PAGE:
Even now, some residents feel they were cheated out of their land, says Harriet Patton, a longtime African-American activist in the neighborhood who heads the Meacham Park Neighborhood Improvement Association. “There are still some people who share that disposition and have not been very pleased with city officials and getting some resolution with their individual land,” she told msnbc.
Kirkwood has promoted its efforts to integrate the communities, including investing millions of dollars in infrastructure and home improvements. They built a handsome park in the center of the neighborhood. But everyone, white and black, agrees there’s still more to be done.
In its 2013 Annual Report, the city’s official Human Rights Commission wrote that it “continued to monitor the relationship between the City of Kirkwood and the Meacham Park neighborhood. The issues are long standing and deep, they need attention.” It took until last year for a subdivision of Kirkwood to remove unenforceable language from its bylaws prohibiting African-Americans from owning homes in the area.
Mourners hug as others leave following a memorial service for Kenneth Yost at First Presbyterian Church Monday, Feb. 11, 2008, in Kirkwood, Mo.
Photo by Jeff Roberson/AP
For Thornton, a black resident of Meacham Park, the problems were more idiosyncratic. Suddenly, things he had done for years, like park his business’ trucks on residential property, were illegal under Kirkwood’s city ordinances. As violations piled up, he fought aone-man war with city hall and lost at almost every turn. The defeats only seemed to further confirm his suspicions of a racist conspiracy against him, and drove him to more dramatic and unhinged displays of defiance, especially at Kirkwood City Council meetings, according to residents.
Loemker, a social worker who is now the area’s Democratic National Committeewoman, went to at least a year’s worth of meetings with Thornton while she was pushing the city to adopt an anti-smoking ordinance.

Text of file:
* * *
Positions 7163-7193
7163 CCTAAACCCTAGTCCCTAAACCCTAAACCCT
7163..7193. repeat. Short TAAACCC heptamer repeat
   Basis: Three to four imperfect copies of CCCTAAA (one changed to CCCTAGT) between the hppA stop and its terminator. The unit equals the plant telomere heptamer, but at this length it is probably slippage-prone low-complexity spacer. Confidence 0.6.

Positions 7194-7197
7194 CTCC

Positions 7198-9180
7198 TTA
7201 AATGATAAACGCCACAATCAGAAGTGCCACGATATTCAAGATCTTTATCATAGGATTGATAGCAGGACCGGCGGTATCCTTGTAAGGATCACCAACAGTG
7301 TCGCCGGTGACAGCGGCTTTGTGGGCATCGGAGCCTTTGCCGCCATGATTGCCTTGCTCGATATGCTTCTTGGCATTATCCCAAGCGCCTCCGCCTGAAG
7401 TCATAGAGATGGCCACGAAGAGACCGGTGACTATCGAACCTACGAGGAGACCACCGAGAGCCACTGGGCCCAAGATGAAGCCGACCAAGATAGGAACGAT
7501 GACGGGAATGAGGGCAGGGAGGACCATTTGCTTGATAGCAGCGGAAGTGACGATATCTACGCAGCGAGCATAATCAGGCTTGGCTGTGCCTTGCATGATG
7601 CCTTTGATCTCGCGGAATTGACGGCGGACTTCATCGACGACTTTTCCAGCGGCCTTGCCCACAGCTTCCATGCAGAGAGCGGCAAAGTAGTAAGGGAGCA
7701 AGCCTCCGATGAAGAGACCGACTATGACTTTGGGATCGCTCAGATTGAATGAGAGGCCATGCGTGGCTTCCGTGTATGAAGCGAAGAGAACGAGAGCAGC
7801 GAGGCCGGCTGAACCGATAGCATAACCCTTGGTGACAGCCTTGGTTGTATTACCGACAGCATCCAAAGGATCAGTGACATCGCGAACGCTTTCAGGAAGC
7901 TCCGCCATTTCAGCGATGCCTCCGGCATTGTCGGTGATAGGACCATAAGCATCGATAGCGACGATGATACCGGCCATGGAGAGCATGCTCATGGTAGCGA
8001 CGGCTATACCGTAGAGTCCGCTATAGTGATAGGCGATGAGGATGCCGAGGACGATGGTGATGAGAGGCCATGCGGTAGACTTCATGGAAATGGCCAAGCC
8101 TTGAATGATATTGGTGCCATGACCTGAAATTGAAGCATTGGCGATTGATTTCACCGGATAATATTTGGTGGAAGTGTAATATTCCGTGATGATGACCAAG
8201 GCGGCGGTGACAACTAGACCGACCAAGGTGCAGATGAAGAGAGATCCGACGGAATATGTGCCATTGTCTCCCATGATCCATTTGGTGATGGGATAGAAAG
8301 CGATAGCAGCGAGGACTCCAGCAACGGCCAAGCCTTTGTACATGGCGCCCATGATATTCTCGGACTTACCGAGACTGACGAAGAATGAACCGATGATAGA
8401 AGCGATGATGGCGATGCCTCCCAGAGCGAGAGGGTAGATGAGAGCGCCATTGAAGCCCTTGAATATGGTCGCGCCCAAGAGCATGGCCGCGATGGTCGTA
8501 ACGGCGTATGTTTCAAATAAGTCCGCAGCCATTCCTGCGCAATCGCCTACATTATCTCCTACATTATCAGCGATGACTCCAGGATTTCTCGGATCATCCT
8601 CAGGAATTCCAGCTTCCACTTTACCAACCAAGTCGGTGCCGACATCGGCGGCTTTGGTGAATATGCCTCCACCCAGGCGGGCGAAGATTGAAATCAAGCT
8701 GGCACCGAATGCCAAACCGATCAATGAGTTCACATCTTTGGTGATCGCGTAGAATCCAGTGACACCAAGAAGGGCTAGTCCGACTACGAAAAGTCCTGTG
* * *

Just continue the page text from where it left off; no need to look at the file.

He was eccentric and pushed the envelope too far, she said, recalling a time he got dragged out of a meeting in handcuffs. But he was also funny and well-known in his community, where he was involved in charitable causes. “Cookie wanted a voice, he wanted to be heard. And he never felt like he was being heard,” she said.
Thornton grew increasingly erratic, getting into a physical confrontation with a city official at a local bar and picketing outside the mayor’s house. Not long after a federal court dealt him a final legal blow, Thornton went to city hall. This time he was armed.
Just as the city council meeting was about to begin on Feb. 7, 2008 , he started his rampage by shooting a police officer outside city hall. Thornton then took the officer’s gun, entered the council chamber, and shot the mayor, two council members, the public works director, a reporter, and another police officer. He died there behind a desk under a hail of police gunfire. The mayor later succumbed to his injuries.
Six years later, Kirkwood and Meacham Park have tried to find positive lessons from the tragedy. They held months of meetings to build relationships between the two sides of town, brought in a consultant who helps municipalities with tensions like these, worked to build trust between police and black residents, strengthened the human rights commission, and took other steps.
The measures helped, black and white leaders agree, but the effort is still a work in progress. “We are a closer-knit community and one that is proud of itself for what we have accomplished,” said Mayor McDonnell, who, like most city leaders, is white.
“I’m proud of Kirkwood. I think we’ve moved in a positive direction.”JEFFREY BLAIR, A BLACK RESIDENT OF MEACHAM PARK
Jeffrey Blair, an African-American resident of Meacham Park who sits on the Neighborhood Improvement Association board agreed. “I’m proud of Kirkwood. I think we’ve moved in a positive direction,” he said.
Already, the community is looking for ways to help Ferguson. Blair said that while the two violent incidents are “extremes,” they are emblematic of racial problem prevalent throughout St. Louis and so many other American cities. “Something horrific happens, and without that happening, people don’t realize that there are these inequities,” he explained.
In some ways, what happened in Kirkwood and Ferguson are almost the inverse of each other. In Ferguson, the act of one man provoked a community to revolt; in Kirkwood, the experience of a minority community helped provoke the action of one man.